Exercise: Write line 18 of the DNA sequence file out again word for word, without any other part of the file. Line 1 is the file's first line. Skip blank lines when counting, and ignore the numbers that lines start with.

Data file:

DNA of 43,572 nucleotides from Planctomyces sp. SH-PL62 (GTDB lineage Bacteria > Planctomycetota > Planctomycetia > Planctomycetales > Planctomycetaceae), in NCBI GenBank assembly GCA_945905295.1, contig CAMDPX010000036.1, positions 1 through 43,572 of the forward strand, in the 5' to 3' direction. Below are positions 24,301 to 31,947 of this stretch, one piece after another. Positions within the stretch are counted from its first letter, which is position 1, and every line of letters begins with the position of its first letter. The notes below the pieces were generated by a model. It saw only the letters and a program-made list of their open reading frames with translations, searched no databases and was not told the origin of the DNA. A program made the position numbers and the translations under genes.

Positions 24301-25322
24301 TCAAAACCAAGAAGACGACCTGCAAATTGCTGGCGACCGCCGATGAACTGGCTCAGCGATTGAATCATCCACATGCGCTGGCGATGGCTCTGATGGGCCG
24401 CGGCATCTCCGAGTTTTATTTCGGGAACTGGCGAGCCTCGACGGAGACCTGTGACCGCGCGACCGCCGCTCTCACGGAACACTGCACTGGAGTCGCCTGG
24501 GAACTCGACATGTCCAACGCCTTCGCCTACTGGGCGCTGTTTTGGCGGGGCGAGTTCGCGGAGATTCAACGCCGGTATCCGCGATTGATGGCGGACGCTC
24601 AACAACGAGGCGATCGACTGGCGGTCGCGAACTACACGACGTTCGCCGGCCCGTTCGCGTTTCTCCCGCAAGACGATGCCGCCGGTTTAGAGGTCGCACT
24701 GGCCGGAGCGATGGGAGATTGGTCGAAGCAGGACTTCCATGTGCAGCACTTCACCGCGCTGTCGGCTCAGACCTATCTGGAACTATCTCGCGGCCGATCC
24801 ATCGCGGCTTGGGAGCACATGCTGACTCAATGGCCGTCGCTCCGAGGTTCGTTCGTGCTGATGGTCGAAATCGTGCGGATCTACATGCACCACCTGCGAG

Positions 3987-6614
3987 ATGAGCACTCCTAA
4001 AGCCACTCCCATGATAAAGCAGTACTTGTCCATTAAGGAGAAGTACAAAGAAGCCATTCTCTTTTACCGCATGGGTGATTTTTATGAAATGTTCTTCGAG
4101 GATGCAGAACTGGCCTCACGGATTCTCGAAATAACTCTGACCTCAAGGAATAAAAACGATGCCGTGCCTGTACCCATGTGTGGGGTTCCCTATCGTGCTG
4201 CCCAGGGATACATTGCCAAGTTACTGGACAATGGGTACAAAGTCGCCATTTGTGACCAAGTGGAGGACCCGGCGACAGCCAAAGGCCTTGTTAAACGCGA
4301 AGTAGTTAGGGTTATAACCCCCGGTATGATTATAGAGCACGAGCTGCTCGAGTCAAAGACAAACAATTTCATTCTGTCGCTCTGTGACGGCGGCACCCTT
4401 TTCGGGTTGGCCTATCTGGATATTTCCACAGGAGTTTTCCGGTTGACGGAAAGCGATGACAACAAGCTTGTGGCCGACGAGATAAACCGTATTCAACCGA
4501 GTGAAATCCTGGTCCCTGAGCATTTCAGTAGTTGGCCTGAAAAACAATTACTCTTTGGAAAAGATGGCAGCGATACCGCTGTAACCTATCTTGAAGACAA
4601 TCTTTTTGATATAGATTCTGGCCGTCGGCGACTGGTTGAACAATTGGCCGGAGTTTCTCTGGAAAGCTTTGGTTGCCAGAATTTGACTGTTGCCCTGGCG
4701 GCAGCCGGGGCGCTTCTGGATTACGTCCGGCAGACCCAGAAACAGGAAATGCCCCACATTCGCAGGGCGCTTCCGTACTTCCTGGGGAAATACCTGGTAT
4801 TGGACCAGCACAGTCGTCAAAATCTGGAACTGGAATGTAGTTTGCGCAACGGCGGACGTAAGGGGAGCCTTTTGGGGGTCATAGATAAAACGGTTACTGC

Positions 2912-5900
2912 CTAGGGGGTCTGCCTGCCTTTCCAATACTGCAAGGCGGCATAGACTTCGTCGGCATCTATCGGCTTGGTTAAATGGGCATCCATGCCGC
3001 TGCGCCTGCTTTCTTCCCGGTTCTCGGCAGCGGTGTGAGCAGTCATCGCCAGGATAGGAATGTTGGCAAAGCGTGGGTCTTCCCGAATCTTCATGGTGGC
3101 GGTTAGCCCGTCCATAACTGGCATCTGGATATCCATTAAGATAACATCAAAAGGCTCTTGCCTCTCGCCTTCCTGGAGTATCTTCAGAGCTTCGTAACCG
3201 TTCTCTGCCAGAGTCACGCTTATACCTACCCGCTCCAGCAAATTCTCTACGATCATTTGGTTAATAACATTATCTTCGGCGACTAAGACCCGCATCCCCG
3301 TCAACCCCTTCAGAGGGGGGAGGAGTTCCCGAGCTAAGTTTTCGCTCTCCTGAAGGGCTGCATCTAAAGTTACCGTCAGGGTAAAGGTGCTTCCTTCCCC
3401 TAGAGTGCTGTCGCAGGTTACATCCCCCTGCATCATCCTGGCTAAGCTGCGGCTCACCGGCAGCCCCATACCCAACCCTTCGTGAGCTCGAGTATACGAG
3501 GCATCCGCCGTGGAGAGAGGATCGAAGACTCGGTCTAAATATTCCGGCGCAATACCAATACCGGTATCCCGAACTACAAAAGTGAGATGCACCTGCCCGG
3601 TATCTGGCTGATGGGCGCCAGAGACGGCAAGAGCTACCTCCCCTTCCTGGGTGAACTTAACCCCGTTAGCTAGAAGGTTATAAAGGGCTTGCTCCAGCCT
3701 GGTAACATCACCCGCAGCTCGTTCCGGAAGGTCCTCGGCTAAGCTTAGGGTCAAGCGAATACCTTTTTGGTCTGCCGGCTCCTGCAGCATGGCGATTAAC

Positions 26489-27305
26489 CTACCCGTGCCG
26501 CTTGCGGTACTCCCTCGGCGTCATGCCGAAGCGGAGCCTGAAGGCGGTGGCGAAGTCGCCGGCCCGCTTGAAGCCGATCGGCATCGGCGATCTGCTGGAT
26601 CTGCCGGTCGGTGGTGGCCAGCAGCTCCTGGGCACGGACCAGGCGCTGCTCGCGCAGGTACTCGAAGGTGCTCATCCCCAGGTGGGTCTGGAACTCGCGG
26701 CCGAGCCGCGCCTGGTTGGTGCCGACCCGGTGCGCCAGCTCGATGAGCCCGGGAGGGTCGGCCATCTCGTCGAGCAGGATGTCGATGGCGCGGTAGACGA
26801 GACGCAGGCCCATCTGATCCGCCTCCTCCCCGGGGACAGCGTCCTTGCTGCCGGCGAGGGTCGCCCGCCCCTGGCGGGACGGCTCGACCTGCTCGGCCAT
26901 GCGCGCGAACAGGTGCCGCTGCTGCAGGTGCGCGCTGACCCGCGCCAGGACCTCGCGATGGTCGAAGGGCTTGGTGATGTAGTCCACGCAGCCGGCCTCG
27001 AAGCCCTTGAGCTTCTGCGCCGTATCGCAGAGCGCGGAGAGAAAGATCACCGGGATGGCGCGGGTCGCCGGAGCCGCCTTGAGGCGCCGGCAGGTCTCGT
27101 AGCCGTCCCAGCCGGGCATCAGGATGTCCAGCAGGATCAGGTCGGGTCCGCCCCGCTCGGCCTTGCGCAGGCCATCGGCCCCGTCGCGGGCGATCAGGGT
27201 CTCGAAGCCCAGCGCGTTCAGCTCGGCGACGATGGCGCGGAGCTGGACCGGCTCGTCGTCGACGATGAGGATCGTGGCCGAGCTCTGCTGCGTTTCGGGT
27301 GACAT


4701 GCAGCCGGGGCGCTTCTGGATTACGTCCGGCAGACCCAGAAACAGGAAATGCCCCACATTCGCAGGGCGCTTCCGTACTTCCTGGGGAAATACCTGGTAT